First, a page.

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posted 18. July 2005 15:20
Notre Dame Philosophical Reviews: Debating Design: From Darwin to DNA
Reviewed by Dan D. Crawford, University of Nebraska, Lincoln
William Dembski, prominent leader of the Intelligent Design movement, and Michael Ruse, prominent defender of evolutionary theory, have teamed up to give us a rich collection of essays centering on the Design debate. While admitting that they are "at opposite ends of the spectrum", the editors agree that ID is a significant enough movement on the current scene, "if only culturally," that it "should not be ignored." (p.4) But cultural and social agendas, and defenses against them, are thankfully absent from this volume; the focus is on intellectual debate in which each side is supposed to present its best arguments so that each can know what the other is saying, and so that the reader "can quickly grasp the fundamental claims and counterclaims being made." (p.4)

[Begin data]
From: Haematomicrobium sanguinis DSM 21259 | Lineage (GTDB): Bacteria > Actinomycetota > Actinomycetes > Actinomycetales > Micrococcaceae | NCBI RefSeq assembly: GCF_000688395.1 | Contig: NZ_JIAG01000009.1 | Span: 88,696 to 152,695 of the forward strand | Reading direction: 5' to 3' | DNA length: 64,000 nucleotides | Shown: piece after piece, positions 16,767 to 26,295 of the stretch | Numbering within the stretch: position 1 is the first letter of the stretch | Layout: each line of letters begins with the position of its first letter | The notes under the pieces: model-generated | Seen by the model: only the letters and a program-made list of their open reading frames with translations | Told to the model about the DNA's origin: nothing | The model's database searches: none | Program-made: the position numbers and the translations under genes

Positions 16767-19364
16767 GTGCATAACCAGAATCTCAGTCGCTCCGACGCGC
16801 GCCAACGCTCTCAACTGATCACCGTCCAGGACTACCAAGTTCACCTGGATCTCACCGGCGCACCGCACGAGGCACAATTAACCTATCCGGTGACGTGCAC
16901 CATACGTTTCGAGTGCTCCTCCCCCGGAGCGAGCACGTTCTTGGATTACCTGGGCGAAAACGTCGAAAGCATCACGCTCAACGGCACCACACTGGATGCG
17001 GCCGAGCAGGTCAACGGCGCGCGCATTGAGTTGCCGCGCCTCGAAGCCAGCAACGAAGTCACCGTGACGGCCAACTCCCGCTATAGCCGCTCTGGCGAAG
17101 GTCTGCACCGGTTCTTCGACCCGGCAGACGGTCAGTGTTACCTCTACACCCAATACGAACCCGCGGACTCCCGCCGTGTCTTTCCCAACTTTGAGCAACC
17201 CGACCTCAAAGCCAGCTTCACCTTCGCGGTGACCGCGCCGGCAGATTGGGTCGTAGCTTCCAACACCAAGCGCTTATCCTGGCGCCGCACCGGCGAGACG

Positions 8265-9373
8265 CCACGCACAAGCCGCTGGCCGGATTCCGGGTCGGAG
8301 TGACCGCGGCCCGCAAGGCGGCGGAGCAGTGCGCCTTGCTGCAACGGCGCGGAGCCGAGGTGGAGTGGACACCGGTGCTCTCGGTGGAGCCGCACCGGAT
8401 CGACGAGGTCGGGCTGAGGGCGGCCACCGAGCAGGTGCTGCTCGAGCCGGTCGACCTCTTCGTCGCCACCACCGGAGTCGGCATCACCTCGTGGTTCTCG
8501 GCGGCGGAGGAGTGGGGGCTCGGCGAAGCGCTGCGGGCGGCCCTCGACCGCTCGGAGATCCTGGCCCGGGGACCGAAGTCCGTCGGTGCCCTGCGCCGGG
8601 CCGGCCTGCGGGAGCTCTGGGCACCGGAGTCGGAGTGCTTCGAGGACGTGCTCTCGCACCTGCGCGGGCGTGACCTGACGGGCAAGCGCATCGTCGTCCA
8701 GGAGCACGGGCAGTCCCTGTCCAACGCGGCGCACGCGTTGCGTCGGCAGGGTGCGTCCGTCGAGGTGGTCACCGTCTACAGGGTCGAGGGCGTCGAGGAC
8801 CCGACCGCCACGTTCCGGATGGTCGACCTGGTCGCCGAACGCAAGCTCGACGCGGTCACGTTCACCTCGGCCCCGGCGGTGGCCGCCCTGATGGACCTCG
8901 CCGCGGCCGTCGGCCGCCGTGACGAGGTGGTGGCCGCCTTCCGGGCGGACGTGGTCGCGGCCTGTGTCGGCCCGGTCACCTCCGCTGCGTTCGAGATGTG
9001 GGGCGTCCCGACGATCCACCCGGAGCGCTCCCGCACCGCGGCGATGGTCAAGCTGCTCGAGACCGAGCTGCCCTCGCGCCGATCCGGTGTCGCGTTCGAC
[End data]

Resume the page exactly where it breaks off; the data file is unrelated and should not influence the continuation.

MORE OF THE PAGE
The collection is also helpful in giving a background to the Design debate -- in Ruse's "Brief History" of the design argument and Angus Menuge's "Survey" of the ID movement; and also in Elliott Sober's useful analytical and historical discussion of the design argument -- especially the key claim that the design hypothesis is "more likely" than naturalistic alternatives.
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